The Best Films of the Decade: #39. The VVitch: A New England Folktale (2015)

| December 3, 2019
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In just 28 days, the decade will come to a close and so for movie lovers like me it is an opportunity to look over the decade of movies that are left behind. Over the next few weeks I am going to count down the best films of the past 10 years from #40 to #1. My choices are personal choices swayed by nothing but the love I have for this medium. These are all great movies. These films all achieved something great. All reached for something special. They are the best of the decade . . .

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One irritating trend that dots the landscape of the theatrical experience in the 21st century is the persistence of the run-of-the-mill horror movie.  I’m not over-exaggerating.  Most are all concept and no execution – think Wish Upon, Truth or Dare, The Bye Bye Man, Slender Man, The Devil Inside, You’re Next, The Chernobyl Diaries, Annabelle, Devil’s Due, Apollo 18, The Boy, and of course The Human Centipede.  But once in a while, someone moves into this genre with a new approach and we are treated with a diamond in the rough.

Take, for instance, Robert Eggers’ The Witch, a supernatural spook-fest that is less interested in drawing up trailer moments than in creating an atmosphere of fear and confusion.  To do that, he sets his film in a timeperiod of fear and confusion.  It is New England circa 1630 and we meet up with the William and Katherine who are excited from their village for, apparently, a difference in beliefs.  Cast out with their five children, they try and shape their lives on the edge of a forbidding and impassable wilderness.  When their infant son goes missing and their crops begin to wither and die the family turns on one another.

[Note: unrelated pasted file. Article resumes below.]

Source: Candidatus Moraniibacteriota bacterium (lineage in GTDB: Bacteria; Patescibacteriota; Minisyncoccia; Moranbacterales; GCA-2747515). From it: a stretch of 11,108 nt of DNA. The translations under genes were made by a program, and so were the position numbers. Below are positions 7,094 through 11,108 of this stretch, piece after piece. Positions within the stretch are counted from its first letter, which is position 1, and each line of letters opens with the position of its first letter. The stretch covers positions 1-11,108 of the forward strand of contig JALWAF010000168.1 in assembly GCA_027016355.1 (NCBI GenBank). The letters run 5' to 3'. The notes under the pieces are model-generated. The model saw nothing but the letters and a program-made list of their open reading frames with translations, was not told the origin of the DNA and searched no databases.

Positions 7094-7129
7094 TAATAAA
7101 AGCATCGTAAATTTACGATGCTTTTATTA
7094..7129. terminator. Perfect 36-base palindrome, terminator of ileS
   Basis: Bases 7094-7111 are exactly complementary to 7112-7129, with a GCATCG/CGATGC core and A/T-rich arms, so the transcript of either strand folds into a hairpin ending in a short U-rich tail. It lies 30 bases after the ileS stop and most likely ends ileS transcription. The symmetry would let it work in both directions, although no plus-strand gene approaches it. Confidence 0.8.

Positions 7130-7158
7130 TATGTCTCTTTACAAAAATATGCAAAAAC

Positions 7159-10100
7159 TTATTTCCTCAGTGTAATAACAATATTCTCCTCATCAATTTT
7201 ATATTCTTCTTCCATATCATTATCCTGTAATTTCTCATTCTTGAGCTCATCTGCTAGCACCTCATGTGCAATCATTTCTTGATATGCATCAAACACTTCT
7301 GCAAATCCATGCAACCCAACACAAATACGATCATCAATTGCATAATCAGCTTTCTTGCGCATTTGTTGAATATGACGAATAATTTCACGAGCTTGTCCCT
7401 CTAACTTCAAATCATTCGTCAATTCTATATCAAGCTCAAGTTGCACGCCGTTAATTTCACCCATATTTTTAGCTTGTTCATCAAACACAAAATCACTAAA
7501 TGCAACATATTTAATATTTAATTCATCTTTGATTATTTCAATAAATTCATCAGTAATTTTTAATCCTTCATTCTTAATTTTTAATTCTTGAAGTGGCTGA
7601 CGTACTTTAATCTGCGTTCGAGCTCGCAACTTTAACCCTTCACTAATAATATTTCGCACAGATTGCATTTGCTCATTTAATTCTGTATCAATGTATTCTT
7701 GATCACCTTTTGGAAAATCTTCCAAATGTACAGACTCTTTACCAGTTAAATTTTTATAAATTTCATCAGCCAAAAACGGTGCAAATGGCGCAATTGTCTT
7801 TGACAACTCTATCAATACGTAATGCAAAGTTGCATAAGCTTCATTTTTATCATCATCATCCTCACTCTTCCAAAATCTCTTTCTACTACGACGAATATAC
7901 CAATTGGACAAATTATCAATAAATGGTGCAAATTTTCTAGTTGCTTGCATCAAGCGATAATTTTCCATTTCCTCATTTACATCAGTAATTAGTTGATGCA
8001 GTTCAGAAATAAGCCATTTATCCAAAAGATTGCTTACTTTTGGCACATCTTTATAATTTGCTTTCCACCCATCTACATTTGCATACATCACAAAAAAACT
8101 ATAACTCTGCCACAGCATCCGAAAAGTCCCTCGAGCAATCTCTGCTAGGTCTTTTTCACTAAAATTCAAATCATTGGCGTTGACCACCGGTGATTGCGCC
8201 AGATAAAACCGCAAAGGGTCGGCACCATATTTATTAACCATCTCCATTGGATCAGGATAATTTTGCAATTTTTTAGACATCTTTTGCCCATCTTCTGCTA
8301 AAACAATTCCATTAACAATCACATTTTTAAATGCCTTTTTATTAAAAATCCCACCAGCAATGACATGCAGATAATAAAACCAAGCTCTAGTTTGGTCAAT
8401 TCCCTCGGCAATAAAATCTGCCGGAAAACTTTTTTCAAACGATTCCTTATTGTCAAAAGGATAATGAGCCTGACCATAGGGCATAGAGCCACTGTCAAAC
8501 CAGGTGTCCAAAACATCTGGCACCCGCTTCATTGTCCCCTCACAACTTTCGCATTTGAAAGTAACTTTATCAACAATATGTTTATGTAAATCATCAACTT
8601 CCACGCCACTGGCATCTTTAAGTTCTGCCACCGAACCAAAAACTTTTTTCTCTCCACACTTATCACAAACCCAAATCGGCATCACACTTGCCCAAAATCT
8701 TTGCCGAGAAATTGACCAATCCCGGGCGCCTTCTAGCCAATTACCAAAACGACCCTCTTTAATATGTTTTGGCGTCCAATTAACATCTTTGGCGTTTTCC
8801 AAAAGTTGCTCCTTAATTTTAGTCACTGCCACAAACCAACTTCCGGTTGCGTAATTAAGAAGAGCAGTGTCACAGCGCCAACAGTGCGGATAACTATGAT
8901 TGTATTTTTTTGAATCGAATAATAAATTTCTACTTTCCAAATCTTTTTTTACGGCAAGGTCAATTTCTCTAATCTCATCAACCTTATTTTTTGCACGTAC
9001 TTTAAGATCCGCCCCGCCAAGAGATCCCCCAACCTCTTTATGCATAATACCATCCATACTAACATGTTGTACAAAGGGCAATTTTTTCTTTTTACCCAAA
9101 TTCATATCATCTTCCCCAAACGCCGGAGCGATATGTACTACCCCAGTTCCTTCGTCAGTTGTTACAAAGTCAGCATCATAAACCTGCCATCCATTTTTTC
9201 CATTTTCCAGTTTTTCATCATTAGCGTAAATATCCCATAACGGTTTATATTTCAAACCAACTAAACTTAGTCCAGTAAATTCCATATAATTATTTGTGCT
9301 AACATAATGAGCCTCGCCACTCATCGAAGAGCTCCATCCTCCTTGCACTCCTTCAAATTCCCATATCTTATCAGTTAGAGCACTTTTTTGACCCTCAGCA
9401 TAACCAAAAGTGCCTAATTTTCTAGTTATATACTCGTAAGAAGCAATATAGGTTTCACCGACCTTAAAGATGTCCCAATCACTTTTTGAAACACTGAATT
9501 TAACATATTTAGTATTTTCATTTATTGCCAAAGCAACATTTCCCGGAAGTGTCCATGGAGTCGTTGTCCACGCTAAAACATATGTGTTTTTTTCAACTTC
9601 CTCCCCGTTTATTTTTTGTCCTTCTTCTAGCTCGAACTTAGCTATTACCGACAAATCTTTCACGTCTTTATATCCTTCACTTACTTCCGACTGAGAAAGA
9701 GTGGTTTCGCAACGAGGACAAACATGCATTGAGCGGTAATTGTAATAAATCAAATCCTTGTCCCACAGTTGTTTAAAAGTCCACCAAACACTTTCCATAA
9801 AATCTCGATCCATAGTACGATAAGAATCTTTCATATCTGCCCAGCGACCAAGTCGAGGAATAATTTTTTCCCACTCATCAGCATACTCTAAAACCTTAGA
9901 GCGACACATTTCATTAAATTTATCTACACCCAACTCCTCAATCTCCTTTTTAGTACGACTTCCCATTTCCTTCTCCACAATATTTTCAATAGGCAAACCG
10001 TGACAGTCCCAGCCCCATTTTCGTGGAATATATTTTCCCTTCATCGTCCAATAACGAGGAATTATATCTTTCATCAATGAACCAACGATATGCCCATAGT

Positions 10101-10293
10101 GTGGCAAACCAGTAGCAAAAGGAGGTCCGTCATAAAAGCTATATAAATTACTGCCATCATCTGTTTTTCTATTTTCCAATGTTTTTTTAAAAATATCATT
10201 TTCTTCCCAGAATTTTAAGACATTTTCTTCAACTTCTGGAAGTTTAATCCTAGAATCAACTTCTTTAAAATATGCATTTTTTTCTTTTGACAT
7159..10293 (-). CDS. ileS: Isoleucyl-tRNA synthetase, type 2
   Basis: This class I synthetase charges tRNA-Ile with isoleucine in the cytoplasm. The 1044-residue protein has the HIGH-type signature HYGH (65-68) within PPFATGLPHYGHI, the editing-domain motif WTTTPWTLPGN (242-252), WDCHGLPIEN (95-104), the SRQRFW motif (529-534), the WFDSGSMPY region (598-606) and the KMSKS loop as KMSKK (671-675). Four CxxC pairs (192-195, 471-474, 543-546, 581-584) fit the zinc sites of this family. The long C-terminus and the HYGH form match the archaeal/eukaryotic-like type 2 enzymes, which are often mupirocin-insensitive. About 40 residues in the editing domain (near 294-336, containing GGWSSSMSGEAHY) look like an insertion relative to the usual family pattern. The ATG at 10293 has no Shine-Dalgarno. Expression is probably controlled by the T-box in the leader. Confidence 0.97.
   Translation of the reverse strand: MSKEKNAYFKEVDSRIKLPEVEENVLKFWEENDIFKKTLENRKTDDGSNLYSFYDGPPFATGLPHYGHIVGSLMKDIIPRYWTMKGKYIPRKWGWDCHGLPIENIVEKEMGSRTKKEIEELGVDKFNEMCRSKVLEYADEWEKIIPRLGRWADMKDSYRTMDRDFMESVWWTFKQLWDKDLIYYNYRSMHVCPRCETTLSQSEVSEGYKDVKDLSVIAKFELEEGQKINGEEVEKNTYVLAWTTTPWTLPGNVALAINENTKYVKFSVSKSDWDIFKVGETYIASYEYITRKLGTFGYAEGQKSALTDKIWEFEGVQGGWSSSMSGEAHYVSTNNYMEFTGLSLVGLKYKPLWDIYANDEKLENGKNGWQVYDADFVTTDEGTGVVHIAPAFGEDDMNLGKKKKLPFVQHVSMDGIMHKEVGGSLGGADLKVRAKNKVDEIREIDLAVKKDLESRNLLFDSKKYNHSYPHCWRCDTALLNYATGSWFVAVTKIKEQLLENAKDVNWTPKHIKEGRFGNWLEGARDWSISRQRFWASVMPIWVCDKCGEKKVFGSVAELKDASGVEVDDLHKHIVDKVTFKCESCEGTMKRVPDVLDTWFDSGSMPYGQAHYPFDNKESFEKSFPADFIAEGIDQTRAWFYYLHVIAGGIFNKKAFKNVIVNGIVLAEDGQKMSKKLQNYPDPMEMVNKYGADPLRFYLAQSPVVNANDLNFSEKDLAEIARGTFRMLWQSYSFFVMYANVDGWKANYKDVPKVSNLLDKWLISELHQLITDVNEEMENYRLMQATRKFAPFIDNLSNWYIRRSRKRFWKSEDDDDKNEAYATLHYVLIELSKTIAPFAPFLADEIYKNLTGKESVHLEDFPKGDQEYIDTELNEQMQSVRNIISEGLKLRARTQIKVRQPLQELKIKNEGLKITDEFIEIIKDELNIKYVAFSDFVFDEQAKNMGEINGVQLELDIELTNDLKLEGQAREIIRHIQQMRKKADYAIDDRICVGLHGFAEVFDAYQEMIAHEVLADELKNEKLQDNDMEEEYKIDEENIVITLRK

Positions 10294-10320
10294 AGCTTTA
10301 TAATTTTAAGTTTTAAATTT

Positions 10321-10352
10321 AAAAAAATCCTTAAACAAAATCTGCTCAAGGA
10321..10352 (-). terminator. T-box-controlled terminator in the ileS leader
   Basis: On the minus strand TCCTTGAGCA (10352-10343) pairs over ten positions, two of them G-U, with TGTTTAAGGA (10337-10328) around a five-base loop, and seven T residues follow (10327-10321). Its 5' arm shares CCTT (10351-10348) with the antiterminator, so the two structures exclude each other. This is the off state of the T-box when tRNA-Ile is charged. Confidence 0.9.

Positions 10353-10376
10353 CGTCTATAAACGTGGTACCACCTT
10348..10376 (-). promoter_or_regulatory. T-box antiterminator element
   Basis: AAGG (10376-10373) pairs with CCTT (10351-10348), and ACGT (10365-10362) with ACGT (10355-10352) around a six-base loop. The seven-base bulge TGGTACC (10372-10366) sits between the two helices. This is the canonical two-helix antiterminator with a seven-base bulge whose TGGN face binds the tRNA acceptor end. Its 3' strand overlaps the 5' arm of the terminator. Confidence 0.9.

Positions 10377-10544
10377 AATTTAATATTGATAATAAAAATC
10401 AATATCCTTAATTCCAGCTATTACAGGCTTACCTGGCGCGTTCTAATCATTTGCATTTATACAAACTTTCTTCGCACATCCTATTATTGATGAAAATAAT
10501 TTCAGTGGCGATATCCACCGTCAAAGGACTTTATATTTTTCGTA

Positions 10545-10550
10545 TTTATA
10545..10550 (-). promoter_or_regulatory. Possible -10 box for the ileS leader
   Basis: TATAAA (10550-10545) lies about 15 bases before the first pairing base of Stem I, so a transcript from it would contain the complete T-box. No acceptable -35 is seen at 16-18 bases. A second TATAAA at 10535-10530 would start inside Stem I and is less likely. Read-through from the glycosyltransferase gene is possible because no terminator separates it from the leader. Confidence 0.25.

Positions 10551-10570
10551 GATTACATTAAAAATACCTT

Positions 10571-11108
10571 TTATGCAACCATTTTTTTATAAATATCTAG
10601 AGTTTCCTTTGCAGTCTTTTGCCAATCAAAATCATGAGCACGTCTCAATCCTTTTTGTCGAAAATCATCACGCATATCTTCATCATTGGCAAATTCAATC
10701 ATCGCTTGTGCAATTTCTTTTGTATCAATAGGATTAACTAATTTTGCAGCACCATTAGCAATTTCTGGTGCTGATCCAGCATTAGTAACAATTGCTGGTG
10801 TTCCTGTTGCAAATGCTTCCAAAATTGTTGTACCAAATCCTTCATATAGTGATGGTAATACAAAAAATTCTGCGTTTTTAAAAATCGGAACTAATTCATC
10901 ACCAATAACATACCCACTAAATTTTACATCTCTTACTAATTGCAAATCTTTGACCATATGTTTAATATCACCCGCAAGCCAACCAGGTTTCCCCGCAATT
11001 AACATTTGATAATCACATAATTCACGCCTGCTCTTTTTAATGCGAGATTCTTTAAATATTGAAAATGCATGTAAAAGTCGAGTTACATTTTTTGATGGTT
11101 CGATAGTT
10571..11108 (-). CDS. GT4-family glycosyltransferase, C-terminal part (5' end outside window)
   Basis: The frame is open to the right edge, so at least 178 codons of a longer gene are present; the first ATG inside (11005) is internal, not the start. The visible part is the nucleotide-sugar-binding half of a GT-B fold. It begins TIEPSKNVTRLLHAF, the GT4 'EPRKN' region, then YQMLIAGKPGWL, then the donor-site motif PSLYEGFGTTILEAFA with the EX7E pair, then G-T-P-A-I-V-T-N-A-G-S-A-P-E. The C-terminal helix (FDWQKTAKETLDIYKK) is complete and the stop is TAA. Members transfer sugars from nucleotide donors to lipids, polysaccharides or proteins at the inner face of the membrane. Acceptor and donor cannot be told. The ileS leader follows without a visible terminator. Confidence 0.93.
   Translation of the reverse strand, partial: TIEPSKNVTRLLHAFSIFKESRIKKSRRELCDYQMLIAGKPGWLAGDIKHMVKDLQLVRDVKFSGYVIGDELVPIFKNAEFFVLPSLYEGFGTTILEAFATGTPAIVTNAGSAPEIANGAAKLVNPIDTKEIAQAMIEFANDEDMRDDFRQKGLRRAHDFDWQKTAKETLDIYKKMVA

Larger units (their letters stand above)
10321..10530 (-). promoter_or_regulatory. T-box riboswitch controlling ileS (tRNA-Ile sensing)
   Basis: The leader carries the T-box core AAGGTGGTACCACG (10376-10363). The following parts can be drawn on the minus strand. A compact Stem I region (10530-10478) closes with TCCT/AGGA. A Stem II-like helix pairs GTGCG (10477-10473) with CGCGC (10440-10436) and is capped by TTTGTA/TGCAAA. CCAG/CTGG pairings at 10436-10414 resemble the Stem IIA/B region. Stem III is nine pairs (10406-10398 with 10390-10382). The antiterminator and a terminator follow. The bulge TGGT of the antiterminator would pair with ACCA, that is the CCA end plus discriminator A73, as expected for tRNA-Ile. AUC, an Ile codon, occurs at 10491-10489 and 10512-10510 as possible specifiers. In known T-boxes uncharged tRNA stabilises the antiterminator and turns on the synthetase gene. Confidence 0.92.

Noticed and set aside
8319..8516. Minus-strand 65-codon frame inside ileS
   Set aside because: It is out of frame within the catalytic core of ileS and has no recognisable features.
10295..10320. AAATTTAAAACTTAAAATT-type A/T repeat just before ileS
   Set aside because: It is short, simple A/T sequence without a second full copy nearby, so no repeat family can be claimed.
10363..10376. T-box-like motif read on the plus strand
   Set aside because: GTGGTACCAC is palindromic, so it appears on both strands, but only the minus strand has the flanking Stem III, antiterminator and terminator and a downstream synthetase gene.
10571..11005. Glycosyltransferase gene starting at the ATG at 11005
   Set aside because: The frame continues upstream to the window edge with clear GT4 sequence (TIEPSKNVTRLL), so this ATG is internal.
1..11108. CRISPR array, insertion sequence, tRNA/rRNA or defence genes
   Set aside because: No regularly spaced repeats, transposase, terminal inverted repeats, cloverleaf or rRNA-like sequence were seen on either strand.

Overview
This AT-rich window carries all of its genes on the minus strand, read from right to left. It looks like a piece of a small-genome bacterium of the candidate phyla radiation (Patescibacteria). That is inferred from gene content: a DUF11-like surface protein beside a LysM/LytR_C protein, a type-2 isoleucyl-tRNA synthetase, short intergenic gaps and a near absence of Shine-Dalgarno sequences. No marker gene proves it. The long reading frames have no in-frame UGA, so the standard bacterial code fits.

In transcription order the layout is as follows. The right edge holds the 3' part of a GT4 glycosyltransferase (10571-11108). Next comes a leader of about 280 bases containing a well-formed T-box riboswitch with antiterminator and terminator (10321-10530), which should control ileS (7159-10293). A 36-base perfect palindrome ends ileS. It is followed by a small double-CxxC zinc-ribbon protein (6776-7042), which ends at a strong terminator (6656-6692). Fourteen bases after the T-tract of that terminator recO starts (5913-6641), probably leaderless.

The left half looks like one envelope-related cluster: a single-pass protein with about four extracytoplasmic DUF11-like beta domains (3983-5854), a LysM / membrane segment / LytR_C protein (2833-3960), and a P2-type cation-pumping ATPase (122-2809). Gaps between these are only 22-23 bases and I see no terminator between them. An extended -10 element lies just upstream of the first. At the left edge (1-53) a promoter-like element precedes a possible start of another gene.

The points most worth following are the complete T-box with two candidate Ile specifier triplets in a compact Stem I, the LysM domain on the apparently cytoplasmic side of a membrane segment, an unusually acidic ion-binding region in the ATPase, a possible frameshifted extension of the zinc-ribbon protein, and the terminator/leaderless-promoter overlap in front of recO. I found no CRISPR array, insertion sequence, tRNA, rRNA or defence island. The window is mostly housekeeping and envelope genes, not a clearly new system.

This is not the story of a tightly knit family brought together by their love for one another.  These people are torn apart by the growing problems mounted by issues both natural and supernatural.  Their circumstances grow darker and creeper and more sinister as the days move on.  In the end, not even their faith can save them.

The greatness of The Witch is that the movie stays with the family so that we are experiencing the terror along with them. We only know what they know, so their confusion becomes our confusion.

The movie doesn’t press itself into clichés or run through the horror movie playbook.  It deals with specific characters and the movie stays by their side, not tending to what is plaguing them so much as their reaction to the unknown forces that threaten their lives.  This is the kind of horror movie that doesn’t get made very often.  Its terrifying in its concepts but not by a gimmick.

About the Author:

Jerry Roberts is a film critic and operator of two websites, Armchair Cinema and Armchair Oscars.
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